Hospital Leaders Discuss Pediatric Health Care’s Future

Hospital Leaders Discuss Pediatric Health Care’s Future

As the calendar flips to 2021, children’s hospitals move forward with a firm grip on their missions of advancing pediatric care with fresh perspectives from 2020.
Quick Takes

Three children's hospital leaders gather to discuss the state of pediatric medicine amid a pandemic. Their conversation includes a look at how COVID has shifted their organizational priorities, how they can keep their staff safe and what the long-term effects of the pandemic will be on children's hospitals.


Children’s Hospitals Today gathered three children’s hospital executives for a virtual roundtable. The following is an excerpt of that conversation.

The Panelists

Dustin Lipson, Administrator, Intermountain Primary Children’s Hospital, Salt Lake City, Utah

Myra Davis, Chief information and innovation officer, Texas Children’s Hospital, Houston

Mark Scheurer M.D., Chief, Children’s and Women’s Services and chief medical officer, MUSC Shawn Jenkins Children’s Hospital, Charleston, South Carolina

On how COVID-19 has affected their organization’s 2021 strategic priorities

DUSTIN LIPSON: The biggest impact we’ve seen is an acceleration of pre-COVID trends. While the pandemic has had a significant financial effect, we seem to be weathering it and are adjusting to that dynamic. As we look forward, we’re thinking about things like digital innovations around telehealth, big data and genomics, and the resiliency of our teams.

These are things that were important pre-COVID, and their importance has been amplified and accelerated during the pandemic. Investments in those areas are more important now than ever. For us, planning for 2021 is about identifying those trends and understanding how we can invest in them while still coming out of the financial implications of COVID.

MYRA DAVIS: I echo those points. We started some strategic initiatives prior to COVID that focused on creation of a strong data analytics program—using artificial intelligence to accelerate providing data or insights into pockets of the organization so the leaders can make meaningful decisions faster. We also began homing in on the patient experience, working to advance our digital platform by “opening the virtual doors” with online scheduling.

That’s something we’ve accelerated since the pandemic began. The last area of focus is what I call the back office—creating a stronger operations model in the areas of finance, supply chain and human capital. We’ve had conversations around whether we should stall this project due to COVID, but when we looked at the data, we needed to lean into it and get smarter in the back office.

MARK SCHEURER: COVID-19 has changed our strategies in that it’s refocused us. We’ve been hyper-focused in looking externally. How do we leverage all this infrastructure that we’ve invested in? How do we transition to a world where COVID exists, but we’re able to develop and grow programs at the same time? And how do we do that on thinner margins and the need to reprioritize things?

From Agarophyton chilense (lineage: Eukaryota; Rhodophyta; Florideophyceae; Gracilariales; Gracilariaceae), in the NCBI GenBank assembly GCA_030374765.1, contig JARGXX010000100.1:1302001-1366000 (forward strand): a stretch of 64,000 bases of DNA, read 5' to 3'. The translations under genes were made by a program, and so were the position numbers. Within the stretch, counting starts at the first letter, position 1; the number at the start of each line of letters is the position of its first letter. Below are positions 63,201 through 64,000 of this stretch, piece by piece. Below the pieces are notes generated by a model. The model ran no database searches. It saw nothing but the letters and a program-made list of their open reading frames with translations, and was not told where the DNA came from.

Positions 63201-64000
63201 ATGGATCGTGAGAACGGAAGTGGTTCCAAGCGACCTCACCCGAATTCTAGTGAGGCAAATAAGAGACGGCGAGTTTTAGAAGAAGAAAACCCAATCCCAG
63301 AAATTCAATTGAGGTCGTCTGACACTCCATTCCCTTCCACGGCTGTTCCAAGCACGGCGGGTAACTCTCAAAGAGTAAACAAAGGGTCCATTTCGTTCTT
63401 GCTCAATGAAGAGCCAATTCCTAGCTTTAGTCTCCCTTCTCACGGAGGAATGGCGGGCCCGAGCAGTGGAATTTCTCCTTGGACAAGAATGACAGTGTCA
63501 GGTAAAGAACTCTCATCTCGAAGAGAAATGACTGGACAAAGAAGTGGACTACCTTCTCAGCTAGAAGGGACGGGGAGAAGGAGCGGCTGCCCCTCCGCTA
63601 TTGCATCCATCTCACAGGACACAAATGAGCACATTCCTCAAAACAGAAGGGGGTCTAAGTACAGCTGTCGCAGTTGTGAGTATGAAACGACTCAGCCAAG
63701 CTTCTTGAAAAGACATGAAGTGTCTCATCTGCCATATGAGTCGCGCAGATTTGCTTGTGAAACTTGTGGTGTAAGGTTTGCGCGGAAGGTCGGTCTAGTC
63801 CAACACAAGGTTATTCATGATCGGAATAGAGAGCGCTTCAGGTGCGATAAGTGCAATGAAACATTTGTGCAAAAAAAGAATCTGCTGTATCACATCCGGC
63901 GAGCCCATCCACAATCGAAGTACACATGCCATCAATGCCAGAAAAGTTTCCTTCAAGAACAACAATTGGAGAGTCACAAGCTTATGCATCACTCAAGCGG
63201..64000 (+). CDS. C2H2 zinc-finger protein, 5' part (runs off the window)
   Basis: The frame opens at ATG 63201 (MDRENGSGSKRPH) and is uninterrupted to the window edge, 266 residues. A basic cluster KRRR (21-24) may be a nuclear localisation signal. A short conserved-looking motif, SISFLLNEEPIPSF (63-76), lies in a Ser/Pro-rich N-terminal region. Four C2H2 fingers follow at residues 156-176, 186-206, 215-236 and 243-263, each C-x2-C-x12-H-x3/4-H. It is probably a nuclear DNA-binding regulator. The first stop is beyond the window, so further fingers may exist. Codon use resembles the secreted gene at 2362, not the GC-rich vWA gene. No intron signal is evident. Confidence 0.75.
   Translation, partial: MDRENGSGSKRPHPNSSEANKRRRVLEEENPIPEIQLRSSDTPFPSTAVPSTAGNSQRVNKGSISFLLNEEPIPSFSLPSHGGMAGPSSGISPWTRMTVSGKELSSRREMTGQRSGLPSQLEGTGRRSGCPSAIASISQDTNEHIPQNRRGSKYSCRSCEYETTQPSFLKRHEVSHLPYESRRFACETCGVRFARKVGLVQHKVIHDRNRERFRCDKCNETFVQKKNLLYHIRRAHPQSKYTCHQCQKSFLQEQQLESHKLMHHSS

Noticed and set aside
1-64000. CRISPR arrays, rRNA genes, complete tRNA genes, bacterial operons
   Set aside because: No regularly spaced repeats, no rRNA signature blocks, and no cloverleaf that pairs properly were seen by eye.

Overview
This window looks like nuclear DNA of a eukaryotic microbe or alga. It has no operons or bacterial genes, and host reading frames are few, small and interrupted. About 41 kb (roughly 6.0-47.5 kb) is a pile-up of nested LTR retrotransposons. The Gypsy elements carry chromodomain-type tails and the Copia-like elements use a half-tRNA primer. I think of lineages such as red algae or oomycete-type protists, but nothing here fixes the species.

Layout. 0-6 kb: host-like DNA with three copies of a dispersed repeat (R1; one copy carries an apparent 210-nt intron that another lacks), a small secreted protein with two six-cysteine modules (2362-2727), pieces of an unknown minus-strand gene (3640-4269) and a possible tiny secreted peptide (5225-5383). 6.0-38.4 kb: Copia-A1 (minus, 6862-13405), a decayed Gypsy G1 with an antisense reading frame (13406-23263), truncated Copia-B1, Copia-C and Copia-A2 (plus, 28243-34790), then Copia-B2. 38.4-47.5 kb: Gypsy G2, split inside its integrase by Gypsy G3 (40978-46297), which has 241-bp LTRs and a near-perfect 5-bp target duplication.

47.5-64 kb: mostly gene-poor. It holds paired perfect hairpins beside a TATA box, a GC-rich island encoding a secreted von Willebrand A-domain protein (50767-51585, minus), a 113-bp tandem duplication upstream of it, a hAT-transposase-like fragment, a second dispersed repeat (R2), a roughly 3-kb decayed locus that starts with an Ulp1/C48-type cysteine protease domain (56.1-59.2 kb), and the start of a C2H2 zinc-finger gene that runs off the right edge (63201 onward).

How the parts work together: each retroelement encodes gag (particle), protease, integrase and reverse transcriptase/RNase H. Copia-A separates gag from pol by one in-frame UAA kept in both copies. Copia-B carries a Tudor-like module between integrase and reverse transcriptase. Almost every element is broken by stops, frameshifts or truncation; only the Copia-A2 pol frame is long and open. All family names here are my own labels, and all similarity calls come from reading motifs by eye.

Where we’ve landed so far is a series of strategies which are very community focused. This is not just about a virus that’s happened in the last year; it’s awareness around a lot of deep, infrastructural problems of our country. We’re looking to bring people together—whether they be not-for-profit health systems or community partners—in a way that we weren’t bold enough to suggest or, frankly, open enough to listen to prior to 2020. We all engage in community partnerships, but I think we’ve really challenged what that means for us.

LIPSON: The really important point there, at least from my perspective, is how do we continue to progress value-based care and do so in a way where we’re financing these activities in a sustainable way? The notion of deeper partnerships and working within the community to promote and protect health—especially in areas that don’t have those resources—is an expensive endeavor. It was expensive before, but now with COVID’s impact on the economy in many of these areas, it’s even worse.

DAVIS: Very true. The membership for our health plan has increased by almost a half-million members since COVID hit. So, our focus is on looking at various care models to serve that growing population differently—especially in the areas of behavioral health, obesity and psychology.

On ensuring the well-being of caregivers

DAVIS: Recognizing the fatigue of our caregivers, among the efforts implemented by our quality team and physician leadership here were to create wellness rooms, timeouts and added break times. People are tired. They’re burned out. They’re increasingly accepting the reality that life is short, especially when you’ve lost someone during this pandemic. And unfortunately, we’ve had pockets of caregivers who also have gotten COVID—that obviously presents additional challenges.